Very cold and windy here in the southern part of my continent.
But the overcast is great for taking leather photos 🙂
Here’s the Type II ‘industrial’ belt I bought from Kurt (of faith, Taipei) last year, made by a Taiwanese leather craftsmen called Ken.
Anyway, a overload of pictures here:
^ Yep, it’s close enough to brick-red!
The leather started off a pale, peachy yellow (can refer back to my older posts), and has darkened quite quickly.
I’ve also managed to give the leather a nice pull-up effect using horse oil and beeswax, please see my recent SuFu posting for pics.
^ Indoor lighting – a much darker colour when not in direct sunlight.
^ Fitted with a handsome, made in Taiwan, brass garrison buckle.
^ Copper burr rivet, hand hammered – has aged quite nicely.
^ Thick linen threads that have held up quite well, slightly indigo stained.
^ Character-enhancing scar; the leather is textured, but not heavily corrected.
^ This is very interesting – the original grain of the leather is just popping out in the high abrasion areas.
Makes for an interesting contrast with the printed tree-bark texture.
This leather still has some way to go until the grain development reaches it’s peak.
^ Really liking the tree bark texture – much more horizontal and coarse compared to the natural wrinkling on, say, bull-shoulder or bison.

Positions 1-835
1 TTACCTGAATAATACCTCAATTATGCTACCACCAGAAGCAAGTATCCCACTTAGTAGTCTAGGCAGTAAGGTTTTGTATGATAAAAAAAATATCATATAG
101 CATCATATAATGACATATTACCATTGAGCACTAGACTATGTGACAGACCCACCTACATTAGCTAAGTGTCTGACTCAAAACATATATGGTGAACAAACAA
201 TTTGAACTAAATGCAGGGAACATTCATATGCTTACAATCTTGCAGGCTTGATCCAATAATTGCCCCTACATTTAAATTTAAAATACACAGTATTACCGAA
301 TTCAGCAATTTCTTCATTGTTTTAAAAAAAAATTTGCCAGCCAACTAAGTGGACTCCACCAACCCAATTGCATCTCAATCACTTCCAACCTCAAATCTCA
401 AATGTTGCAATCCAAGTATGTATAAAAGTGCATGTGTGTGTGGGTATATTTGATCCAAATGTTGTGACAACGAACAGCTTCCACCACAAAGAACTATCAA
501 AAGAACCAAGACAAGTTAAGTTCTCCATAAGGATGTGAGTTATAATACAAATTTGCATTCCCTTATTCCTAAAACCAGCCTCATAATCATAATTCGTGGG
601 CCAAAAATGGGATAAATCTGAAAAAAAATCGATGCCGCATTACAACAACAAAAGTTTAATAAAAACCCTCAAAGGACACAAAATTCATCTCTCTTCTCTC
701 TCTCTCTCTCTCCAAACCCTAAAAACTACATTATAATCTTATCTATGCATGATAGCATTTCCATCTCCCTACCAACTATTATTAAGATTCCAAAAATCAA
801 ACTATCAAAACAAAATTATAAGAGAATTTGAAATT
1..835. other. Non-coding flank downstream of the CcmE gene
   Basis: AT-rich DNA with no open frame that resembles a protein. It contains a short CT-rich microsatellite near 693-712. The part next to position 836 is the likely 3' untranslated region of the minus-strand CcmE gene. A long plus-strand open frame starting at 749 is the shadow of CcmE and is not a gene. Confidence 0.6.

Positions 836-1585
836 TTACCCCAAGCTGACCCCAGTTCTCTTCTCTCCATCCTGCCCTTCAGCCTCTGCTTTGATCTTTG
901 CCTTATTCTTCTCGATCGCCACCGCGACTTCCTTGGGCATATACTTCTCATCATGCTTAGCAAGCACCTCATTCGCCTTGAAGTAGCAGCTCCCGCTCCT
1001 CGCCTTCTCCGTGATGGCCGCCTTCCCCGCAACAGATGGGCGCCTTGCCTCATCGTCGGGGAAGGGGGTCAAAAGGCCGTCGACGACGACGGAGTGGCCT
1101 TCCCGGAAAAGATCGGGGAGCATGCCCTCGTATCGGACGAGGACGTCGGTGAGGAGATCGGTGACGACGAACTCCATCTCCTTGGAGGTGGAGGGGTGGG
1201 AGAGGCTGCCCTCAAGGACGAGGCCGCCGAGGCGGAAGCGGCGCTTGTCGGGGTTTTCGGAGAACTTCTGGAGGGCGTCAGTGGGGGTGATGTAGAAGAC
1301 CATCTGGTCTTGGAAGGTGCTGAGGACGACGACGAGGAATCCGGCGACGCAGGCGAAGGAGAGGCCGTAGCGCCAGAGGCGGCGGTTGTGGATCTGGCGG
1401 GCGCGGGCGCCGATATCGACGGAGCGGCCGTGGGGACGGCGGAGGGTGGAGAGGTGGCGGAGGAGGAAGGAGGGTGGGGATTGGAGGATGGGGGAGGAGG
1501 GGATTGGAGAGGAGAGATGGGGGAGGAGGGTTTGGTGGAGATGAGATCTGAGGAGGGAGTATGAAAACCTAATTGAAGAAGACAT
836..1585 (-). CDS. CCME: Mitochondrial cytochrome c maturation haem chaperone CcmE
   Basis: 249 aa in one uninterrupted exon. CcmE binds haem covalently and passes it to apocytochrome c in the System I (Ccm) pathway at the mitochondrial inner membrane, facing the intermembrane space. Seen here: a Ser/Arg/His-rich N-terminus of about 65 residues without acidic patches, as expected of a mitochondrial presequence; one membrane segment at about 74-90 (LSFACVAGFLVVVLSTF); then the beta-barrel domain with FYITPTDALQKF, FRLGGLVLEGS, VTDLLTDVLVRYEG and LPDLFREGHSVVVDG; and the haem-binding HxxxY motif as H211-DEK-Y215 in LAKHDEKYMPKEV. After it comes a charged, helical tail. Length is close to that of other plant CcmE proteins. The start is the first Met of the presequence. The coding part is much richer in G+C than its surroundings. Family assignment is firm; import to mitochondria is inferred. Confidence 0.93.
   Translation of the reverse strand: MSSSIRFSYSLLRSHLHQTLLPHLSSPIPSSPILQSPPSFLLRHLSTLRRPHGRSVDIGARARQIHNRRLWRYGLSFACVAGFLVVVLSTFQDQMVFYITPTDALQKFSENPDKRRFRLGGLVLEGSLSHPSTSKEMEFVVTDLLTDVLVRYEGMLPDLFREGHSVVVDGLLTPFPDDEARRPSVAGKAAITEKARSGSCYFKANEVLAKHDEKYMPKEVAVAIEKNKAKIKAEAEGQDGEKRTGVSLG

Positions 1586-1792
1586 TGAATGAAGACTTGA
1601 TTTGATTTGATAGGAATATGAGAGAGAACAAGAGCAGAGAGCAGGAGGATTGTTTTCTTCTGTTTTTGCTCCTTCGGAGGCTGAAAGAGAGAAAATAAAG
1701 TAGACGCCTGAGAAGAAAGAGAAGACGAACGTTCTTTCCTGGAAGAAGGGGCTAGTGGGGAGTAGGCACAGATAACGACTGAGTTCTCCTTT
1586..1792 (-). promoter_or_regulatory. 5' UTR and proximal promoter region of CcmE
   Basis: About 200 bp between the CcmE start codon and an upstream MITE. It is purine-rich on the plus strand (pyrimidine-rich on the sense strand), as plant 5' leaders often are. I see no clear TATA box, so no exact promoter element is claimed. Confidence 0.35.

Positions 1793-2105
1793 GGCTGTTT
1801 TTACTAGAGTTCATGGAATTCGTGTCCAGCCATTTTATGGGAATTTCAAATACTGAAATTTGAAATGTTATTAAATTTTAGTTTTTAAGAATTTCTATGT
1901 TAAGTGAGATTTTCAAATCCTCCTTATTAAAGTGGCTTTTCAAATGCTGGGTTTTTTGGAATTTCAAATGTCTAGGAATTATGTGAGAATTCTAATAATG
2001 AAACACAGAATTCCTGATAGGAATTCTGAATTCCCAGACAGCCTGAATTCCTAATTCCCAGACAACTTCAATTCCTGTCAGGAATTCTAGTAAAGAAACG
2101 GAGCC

^ faith. Hard to discern now.
^ The burnish is only getting smoother with wear (East Asian dudes tend to burnish good :P).
Yep, this is one of the lighter belts in my inventory – in fact, the thinnest.
Although slightly thinner than most of my other belts – measuring 4 to 4.2 mm, 10 oz approx. by caliper – the density on the leather is very high as it has been rolled/compacted during the texturing process.
IIRC, Kurt mentioned it started off with a thickness of 5 mm.
The craftsmanship and choice of threading/hardware is excellent, giving the belt a genuine old-school, rail-road inspired feel that, ironically, you can hardly find in the US any more.
Not to mention the value for money is absolutely fantastic – you can’t even buy a machine stitched, edge-kotted, pseudo-bridle belt from Western retailers with the money I paid for this one.
I hope to contact Ken one day to do some custom work, or perhaps pay him a visit the next time I’m back in Taiwan.